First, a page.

Flash Fiction

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Writing takes a turn in this new age where speed and instant gratification are the norms of everyday life.

Are you a literary person who wishes to catch up with your best friend (a book, i am sure) at least once in your busy day?

But feel like you can’t spare a few minutes to read a quantum of Dickens or any of the big guys owing to the pace you have got to move in (most probably because of a mistakenly chosen engineering course)?

You are perfectly understood! Now all you have to do is to follow me right here so that you get the best doses of literary pieces (probably an aspiring writer’s hyperbole, never mind) every once in awhile to quench your thirst for words

And what more? The pieces come in custom-engineered packets, each less than 100 words. So read it between your boring, head-spinning, blood-sucking classes, or before you doze off in your arduous bus rides to and fro college.

Entertainment guaranteed in a minute!

This is flash fiction re-engineered.

The Ant who Wanted to Rule the World

Flash fiction #01:

After the lazy ant’s pregnant wife bitterly brought before his sleepy eyes his own unindustrious (which she considered unantish) self, he resolved to prove to himself and her what he was capable of doing with a little determination… he thus walked out of their wooden gallery to conquer the world! Pleasantly dreaming of what he would do once he had put the world under his feet, he walked unseeingly across the crawling baby’s way to her mother’s milky breasts. She made the kingly ant into nothing with an unintentional pat of her padded palm.



Yes, it is such a story. The protagonist of this story was Anant. Uh, sorry! It was an ant; a shiny black one of the carpenter ant family. Natural to his lineage he was very long – a lengthy 1.1 centimeters! But quite contradictory to the antish nature, he was anything but industrious; the human equivalent of a couch potato. All through his childhood and early adolescence he stayed in his gallery that his father had cut into a wooden cupboard of a kitchen over many years of hard work, as a result of which the old man had kicked the bucket while still in his youth. But the son, our protagonist, never missed his father. He stayed indoors being more than content with his mother’s supportive presence.

He was later at a point united with a fine girl (whose family lived quite far away – in the bedroom of the same house). The girl, during the nuptial flight with our hero, was made pregnant; although how our hero had managed to transfer his line into the secret vault of the female remains the greatest of mysteries. The fine girl, initially, led a very happy life with a husband who always seemed to be around for her. But when it became evident that the husband could never be found outside their gallery, either as a part of the local work force involved in bringing home crystals of sugar, or as a part of the gang that regularly waged war with the cohort living under the sink across the kitchen, the fine girl turned wild. She started complaining, like the human wife dissatisfied with her boring husband.

One morning, when the ant was leaning back in his seat and deeply wondering how he remained pitch black in colour even as he was feeding on pure white sugar crystals brought home by his mother and dutiful wife, the complaints – worded so bitterly and incitingly – were poured down on him in sudden effusion that a spark was ignited in his lazy mind. The resulting fire burnt down the laziness and left room for deep meditation of his reason for existence in this life.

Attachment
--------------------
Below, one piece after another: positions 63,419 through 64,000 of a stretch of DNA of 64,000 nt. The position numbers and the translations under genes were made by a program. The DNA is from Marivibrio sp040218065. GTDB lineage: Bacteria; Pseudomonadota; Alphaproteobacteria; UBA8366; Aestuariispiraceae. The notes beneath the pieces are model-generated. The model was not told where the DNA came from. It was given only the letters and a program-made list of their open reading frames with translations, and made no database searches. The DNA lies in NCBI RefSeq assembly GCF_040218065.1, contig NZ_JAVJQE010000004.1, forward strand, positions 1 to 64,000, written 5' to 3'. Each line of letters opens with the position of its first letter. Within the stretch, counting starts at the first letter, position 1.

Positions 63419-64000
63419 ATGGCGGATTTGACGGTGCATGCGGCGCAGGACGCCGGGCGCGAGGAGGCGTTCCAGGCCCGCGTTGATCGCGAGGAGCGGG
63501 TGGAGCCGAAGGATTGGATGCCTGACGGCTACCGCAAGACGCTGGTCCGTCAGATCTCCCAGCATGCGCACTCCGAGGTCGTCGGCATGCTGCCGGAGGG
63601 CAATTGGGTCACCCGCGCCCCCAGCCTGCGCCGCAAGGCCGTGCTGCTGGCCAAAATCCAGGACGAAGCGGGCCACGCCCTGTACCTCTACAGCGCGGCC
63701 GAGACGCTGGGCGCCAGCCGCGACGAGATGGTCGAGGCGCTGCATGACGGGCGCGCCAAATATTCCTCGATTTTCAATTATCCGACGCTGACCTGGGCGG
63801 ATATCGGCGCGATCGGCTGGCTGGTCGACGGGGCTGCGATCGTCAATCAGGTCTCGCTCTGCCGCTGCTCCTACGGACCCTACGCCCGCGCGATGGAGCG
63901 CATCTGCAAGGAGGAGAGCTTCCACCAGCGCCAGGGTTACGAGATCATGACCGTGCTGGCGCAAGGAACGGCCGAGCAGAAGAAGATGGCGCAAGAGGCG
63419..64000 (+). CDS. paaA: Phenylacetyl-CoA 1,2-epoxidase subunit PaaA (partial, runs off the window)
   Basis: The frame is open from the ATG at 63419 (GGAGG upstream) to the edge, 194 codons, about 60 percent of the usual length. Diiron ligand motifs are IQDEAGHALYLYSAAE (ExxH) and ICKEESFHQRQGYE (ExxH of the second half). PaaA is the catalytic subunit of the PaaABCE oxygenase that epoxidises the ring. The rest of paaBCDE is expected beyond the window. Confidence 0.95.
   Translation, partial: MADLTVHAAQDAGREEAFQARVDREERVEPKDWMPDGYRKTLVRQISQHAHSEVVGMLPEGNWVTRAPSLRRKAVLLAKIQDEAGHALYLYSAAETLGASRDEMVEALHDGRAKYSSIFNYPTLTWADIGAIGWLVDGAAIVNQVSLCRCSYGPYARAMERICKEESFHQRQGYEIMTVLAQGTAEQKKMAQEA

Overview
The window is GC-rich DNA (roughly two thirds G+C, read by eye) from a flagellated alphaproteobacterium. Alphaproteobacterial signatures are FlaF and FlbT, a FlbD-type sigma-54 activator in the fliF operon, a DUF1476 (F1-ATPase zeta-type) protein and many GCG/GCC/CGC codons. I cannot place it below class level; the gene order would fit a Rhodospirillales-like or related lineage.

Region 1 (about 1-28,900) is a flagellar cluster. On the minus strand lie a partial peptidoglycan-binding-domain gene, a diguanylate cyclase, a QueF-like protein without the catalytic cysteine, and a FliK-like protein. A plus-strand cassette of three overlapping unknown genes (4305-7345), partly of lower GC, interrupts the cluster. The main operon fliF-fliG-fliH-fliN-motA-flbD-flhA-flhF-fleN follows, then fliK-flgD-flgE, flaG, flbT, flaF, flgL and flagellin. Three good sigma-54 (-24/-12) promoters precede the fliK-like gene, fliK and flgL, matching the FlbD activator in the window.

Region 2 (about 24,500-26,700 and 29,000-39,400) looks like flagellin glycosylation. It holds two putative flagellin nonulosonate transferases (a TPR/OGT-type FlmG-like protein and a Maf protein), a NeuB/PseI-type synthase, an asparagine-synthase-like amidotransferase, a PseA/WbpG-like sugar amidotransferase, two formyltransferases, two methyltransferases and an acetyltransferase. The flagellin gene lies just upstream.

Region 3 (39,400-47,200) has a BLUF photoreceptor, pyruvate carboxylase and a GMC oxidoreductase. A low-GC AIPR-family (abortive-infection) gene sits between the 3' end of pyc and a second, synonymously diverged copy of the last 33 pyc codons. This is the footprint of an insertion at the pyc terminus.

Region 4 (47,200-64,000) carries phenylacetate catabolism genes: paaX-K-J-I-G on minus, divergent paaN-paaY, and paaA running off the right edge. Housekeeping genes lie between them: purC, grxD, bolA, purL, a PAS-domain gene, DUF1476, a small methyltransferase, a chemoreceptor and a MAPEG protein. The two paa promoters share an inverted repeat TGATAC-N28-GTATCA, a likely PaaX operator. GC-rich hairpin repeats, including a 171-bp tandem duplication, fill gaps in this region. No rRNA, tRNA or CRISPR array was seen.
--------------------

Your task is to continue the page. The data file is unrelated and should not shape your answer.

This story really begins here. Now that the ant had left its gallery for good, the wife was into her contemplative mood, like how the human wife regrets reproaching her harmless husband who had suddenly decided to walk away.

The ant crossed the kitchen and turned right immediately to walk along the length of the wall bordering the spacious hall – unchartered waters for his inexperienced legs. He didn’t know where he was going, and he didn’t really mind the new surroundings developing around him.

Am I really useless as she says?

                                        Of course not! I am an ant, in its truest meaning. I will show her what I am capable of.

    But am I really capable of anything?

       Oh, I am. Just a quantum of determination is all I need to rule this world.

Thus was he debating within his (tiny) mind, until he resolved to strive to rule the world, literally.

He was going on for a long time, not knowing what he was going to do to bring the world under his feet, until he stepped onto a round mirror lying on the floor. He then bent his head down, and lo behold! He could see himself… or rather his reflection, as his mind quickly processed. For the first time, he could admire himself… the kingly him. Ah! How kingly I would appear on a throne built in a gallery like my own! How I would have live men brought to me on plates for my taste of their limbs! How I would have antish women (only virgins) brought to me in wine glasses! How I would bestow crystals of pure white sugar on my staunch followers! How I would…

Slowly, another being came into his view in the mirror; the head of the family living in the house had come to stand next to him. The ant bent his head further and shrunk his eyes to closely observe the reflection of the man, and his own, and then again the man’s … how it extended deep down beyond his view.

How large the man seemed! And to even think that he would have this man brought to him on a plate for his taste…


With a heart weaker than it had been before setting out on his destiny the ant retraced his steps, heading now to his familiar and welcoming gallery. He would return to his caring mother! He would return to his sweet wife! And his child growing within her! He wouldn’t unnecessarily have to worry about ruling a world unfit for insignificant species such as his!

How insensible of me to think I can rule this world!

 I have to accept the reality. Sitting at home was better.